NSW infant and child death rates are declining overall but there are inequalities for some groups of infants and children

27 Nov 2023

The Biennial report of the deaths of children in New South Wales: 2020 and 2021, incorporating reviewable deaths of children, has been tabled in Parliament and today. The report details how infant and child mortality rates in NSW fell between 2007 and 2021.

The decline has occurred across most causes of death – including from natural causes and external causes such as transport, drowning and other unintentional injury-related causes. The infant (under 1 year) death rate decreased by 28% and the death rate declined by 24% for children aged 1 to 17 years. However, the falling infant and child mortality rates are not equal across some groups or across NSW.

‘It is pleasing to be able to report that infant and child mortality rates in NSW are, overall, continuing to decline in NSW,’ said Mr Miller. ‘However, there remains much more to be done to prevent the deaths of children in NSW.’

‘There continue to be significant inequalities in mortality for some children. Consistent with previous reports, children from Aboriginal and Torres Strait Islander families, those living in regional and remote areas, those living in the most socioeconomically disadvantaged areas, and those with a child protection history are generally at higher risk of death than their peers.’

The report also finds while the leading cause of death differed by age, natural causes (including congenital conditions and cancer) result in more deaths than external causes (including accident, homicide, and suicide) for children.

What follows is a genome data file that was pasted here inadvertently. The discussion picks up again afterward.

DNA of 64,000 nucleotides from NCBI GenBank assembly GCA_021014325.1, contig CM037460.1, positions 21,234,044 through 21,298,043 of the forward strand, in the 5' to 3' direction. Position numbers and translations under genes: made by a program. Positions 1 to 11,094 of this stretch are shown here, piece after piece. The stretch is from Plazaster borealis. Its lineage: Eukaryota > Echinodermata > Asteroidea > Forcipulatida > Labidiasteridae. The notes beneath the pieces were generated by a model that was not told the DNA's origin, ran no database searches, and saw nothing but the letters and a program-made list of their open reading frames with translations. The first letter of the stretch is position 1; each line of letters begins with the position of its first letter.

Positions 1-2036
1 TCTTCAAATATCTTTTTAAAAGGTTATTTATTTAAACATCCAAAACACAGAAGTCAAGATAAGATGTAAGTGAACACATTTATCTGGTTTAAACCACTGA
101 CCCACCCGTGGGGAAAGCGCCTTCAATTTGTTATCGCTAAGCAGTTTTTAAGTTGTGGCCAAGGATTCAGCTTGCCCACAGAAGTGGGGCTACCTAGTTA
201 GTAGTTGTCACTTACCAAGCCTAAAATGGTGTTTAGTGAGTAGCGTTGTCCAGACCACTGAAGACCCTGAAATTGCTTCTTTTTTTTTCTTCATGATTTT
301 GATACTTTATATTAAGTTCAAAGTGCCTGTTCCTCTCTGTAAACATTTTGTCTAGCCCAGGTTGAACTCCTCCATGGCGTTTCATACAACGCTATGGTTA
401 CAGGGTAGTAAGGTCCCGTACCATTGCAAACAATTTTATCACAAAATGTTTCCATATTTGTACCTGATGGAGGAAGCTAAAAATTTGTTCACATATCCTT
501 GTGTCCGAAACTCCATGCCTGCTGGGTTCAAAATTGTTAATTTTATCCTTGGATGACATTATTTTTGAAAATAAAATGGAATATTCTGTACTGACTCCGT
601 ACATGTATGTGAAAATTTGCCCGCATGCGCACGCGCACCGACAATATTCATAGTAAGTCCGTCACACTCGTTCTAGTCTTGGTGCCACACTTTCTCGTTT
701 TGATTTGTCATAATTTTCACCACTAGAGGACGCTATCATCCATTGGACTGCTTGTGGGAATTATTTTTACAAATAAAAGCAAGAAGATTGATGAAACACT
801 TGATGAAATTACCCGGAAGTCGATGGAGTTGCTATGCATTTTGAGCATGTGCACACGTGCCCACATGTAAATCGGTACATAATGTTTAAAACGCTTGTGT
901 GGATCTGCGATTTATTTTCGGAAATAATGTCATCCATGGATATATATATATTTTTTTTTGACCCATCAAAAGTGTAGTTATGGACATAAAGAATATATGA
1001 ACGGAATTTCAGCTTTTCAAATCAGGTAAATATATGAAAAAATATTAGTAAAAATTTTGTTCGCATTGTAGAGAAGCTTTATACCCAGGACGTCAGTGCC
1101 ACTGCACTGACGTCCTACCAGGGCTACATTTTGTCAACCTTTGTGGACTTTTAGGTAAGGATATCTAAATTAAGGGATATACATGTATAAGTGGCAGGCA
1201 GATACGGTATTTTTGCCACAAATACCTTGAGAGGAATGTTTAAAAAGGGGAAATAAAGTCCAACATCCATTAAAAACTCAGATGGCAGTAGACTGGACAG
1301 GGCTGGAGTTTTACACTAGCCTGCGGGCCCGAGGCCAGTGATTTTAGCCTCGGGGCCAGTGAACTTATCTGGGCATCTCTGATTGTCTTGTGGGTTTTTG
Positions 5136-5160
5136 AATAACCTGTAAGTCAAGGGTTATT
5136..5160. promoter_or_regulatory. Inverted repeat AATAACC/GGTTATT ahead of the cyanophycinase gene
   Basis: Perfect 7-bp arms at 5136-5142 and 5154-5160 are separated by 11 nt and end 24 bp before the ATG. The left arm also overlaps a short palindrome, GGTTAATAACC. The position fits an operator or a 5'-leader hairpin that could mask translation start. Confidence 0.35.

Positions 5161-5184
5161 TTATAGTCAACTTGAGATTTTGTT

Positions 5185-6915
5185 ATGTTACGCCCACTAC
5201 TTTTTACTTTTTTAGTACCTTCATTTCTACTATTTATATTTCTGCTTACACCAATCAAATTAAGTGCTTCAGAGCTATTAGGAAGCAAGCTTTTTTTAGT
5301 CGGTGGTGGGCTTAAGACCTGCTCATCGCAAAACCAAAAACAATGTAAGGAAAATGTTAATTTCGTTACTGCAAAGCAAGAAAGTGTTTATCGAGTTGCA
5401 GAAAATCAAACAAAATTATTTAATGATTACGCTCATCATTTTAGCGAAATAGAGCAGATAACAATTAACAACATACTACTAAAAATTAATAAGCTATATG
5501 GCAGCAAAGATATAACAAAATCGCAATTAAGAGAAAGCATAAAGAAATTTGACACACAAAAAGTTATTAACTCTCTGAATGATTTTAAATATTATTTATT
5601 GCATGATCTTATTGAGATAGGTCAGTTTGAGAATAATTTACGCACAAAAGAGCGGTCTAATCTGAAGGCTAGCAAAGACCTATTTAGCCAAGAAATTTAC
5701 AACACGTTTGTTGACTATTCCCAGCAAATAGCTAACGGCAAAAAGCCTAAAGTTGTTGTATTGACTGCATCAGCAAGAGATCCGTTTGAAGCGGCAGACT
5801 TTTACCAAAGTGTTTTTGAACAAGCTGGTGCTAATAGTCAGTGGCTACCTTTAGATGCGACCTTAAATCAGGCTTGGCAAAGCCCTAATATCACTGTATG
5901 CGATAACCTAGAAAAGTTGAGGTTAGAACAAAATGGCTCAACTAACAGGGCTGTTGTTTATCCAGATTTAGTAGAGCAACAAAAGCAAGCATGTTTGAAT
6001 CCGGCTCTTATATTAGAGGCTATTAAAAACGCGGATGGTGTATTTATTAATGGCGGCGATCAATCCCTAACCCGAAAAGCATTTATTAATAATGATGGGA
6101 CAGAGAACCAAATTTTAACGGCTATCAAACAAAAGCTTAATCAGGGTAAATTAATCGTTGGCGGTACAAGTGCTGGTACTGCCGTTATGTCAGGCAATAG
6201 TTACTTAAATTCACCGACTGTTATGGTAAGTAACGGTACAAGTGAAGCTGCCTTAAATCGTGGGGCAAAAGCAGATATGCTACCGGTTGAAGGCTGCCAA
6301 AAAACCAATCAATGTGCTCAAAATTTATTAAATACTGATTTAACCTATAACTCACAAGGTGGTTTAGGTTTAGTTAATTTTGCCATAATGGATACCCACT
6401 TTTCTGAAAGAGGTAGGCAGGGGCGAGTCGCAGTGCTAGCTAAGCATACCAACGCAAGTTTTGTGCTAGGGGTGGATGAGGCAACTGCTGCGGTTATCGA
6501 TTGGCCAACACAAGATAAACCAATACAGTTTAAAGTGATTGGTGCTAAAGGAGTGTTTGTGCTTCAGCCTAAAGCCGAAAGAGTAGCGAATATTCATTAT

For infants, the leading cause of death was perinatal conditions (including prematurity); and for children aged 1-9 years, the leading cause of death was cancer.

However, among all individual cause categories, suicide has become the leading cause of death for children and young people aged 10 to 17 - with the rate of suicide increasing by 68% over the 15-year period. Mr Miller said that:

‘No single factor or combination of factors can predict suicide. However, there are a range of recognised factors associated with suicide risk, including proximal events, individual factors, family and relationship breakdown, school-related challenges, and self-harm behaviours. The more risk factors a young person has in their life, the greater their risk of suicide. Some young people appear to be particularly vulnerable to suicide – Aboriginal and Torres Strait Islander children, those with poor access to mental health services, those with an eating disorder, and LGBTIQ+ young people.'

The Ombudsman also tabled the Reviews of deaths of children in care and certain other children – reviewable deaths in 2020 and 2021 as an annexure to the Report. 31 of the 950 deaths (9 in 2020 and 22 in 2021) covered by the Report were reviewable by the Ombudsman because the child had died as a result of abuse or neglect or suspected abuse or neglect (22), or had been living in care (12) (including 3 cases where both applied).

The reviewable deaths work of the Ombudsman focuses on how agencies and service providers identified and responded to risks and vulnerabilities evident in the lives of the children who died. The Ombudsman also makes, and tracks the implementation of, recommendations to improve those responses in future.

The Ombudsman also tabled a CDRT research report Infant deaths from severe perinatal brain injury in NSW, 2016-2019: key thematic observations. The research report discusses issues identified in a preliminary study of 101 infant deaths from severe perinatal brain injury over a 4-year period.

‘On behalf of the CDRT and the NSW Ombudsman, I wish to convey my sincere condolences to the families and friends of the infants, children and young people who have died, and whose deaths are considered in this report,’ said Mr Miller. ‘It is our responsibility that, in reviewing these deaths, we learn from them and use that knowledge to make a difference. ‘

Read the report.